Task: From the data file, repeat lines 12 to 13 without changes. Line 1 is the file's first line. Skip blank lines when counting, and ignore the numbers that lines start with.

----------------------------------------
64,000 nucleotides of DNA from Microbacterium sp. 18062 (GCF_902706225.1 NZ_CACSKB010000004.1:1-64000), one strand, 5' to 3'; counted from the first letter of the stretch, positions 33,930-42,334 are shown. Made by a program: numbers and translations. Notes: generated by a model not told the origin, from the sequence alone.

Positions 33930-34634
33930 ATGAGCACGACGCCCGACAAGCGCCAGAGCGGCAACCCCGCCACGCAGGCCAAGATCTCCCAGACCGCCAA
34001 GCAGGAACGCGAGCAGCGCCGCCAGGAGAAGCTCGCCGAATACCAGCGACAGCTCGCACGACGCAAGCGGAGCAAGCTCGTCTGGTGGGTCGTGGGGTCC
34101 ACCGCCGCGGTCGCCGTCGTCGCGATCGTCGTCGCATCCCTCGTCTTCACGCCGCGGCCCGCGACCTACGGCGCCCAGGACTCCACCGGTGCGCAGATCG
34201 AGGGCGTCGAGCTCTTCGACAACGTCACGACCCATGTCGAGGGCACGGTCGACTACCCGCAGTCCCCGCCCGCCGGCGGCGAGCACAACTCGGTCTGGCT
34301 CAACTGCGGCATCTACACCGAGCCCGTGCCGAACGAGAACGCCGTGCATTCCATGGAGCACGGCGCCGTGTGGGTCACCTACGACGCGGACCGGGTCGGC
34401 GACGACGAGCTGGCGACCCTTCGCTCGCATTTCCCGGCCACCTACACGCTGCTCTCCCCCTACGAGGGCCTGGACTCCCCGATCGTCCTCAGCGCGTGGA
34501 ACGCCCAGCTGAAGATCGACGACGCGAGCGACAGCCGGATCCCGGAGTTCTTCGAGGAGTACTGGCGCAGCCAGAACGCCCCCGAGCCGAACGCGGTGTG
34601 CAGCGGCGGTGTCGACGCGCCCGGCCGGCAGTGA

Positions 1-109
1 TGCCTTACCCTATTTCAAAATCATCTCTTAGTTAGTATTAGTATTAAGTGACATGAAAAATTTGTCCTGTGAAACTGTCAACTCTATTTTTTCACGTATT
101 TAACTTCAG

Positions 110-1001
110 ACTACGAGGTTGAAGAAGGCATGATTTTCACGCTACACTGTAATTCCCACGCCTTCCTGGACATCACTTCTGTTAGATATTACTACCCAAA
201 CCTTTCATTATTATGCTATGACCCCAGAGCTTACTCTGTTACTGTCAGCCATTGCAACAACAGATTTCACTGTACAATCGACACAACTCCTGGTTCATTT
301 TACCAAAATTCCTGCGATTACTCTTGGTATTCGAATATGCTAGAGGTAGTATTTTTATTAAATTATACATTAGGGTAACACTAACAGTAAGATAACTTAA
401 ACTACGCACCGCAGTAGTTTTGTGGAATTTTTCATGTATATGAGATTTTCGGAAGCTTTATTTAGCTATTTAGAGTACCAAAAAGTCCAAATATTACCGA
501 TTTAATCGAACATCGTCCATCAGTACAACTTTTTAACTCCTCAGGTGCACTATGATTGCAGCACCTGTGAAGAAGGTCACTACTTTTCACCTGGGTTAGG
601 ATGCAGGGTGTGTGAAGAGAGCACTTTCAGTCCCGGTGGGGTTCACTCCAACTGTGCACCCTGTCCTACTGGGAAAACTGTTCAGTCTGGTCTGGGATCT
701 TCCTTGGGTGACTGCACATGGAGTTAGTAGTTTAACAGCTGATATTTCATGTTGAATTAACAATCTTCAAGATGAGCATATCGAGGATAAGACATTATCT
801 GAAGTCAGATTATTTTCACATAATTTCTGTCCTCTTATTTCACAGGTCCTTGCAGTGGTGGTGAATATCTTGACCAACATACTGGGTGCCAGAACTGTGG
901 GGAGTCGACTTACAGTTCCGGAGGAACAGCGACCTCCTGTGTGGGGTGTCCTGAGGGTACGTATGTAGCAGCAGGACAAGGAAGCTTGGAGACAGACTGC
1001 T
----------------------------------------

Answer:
1 TGCCTTACCCTATTTCAAAATCATCTCTTAGTTAGTATTAGTATTAAGTGACATGAAAAATTTGTCCTGTGAAACTGTCAACTCTATTTTTTCACGTATT
101 TAACTTCAG